Health care costs for smokers at a given age are as much as 40 percent higher than those for nonsmokers, but in a population in which no one smoked the costs would be 7 percent higher among men and 4 percent higher among women than the costs in the current mixed population of smokers and nonsmokers. If all smokers quit, health care costs would be lower at first, but after 15 years they would become higher than at present. In the long term, complete smoking cessation would produce a net increase in health care costs, but it could still be seen as economically favorable under reasonable assumptions of discount rate and evaluation period.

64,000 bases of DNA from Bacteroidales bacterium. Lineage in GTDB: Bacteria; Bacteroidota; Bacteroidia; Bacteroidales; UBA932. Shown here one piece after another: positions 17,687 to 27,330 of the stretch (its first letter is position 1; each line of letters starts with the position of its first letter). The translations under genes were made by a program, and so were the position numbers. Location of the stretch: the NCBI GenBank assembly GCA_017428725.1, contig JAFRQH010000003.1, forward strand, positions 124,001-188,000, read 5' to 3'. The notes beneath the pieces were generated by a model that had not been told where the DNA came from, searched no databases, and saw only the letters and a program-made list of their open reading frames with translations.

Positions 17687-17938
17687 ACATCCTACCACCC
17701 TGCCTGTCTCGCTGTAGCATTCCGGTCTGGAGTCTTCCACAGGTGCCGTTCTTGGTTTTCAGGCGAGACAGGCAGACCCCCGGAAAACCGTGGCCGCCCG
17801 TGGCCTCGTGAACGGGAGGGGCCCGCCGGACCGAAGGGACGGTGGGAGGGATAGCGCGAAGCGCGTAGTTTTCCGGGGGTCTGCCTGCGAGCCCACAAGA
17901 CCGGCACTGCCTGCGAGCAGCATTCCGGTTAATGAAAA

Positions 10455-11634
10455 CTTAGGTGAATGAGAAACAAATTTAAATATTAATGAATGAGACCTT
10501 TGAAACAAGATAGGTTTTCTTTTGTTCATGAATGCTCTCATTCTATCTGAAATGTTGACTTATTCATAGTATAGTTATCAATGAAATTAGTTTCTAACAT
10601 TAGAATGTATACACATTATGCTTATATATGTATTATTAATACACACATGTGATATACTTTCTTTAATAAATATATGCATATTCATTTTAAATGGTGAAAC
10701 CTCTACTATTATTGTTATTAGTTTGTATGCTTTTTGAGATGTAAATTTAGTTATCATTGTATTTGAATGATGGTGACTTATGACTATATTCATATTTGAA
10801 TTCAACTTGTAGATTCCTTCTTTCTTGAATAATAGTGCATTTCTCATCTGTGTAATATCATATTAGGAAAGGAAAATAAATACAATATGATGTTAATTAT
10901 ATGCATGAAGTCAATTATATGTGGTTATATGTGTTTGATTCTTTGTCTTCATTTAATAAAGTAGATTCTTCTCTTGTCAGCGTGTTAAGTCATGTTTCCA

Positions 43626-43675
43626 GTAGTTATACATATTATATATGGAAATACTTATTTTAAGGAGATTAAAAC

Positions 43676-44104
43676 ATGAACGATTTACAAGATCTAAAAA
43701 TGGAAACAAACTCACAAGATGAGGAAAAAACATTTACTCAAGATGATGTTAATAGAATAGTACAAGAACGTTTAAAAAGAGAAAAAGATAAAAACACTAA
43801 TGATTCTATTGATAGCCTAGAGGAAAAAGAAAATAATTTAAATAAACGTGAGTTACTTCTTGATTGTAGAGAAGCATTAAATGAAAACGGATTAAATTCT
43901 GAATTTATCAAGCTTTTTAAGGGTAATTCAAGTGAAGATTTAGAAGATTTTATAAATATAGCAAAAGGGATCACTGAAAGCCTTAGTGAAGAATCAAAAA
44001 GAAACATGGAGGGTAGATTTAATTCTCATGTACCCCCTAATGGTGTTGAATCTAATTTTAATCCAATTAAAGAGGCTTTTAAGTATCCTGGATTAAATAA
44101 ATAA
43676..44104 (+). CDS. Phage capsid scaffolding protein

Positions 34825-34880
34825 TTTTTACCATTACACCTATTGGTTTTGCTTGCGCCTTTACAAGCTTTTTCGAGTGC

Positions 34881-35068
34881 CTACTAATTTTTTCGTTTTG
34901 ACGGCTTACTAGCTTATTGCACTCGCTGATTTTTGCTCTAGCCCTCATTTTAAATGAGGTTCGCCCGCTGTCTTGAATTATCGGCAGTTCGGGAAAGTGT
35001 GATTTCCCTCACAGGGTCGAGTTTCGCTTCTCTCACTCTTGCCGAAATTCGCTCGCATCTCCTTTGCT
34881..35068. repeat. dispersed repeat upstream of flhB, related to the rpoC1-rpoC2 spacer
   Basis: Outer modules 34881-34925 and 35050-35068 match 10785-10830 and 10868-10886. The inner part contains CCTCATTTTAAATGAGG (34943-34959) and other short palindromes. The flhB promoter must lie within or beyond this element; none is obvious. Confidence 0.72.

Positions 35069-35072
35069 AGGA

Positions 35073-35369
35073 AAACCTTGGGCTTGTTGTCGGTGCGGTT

When it comes to short-term effects, Cancer.org claims that:
From 2000 to 2012, tobacco-related health costs and productivity loss in the United States totaled $289 Billion
The average price of a pack of cigarettes in the United States is \$6.36. But each pack of cigarettes creates $35 dollars of health-related costs for the smoker.
However no information is given on long-term effects.
The question is therefore: if everyone stopped smoking, would healthcare systems around the world see a net increase or decrease in expenses in the long term?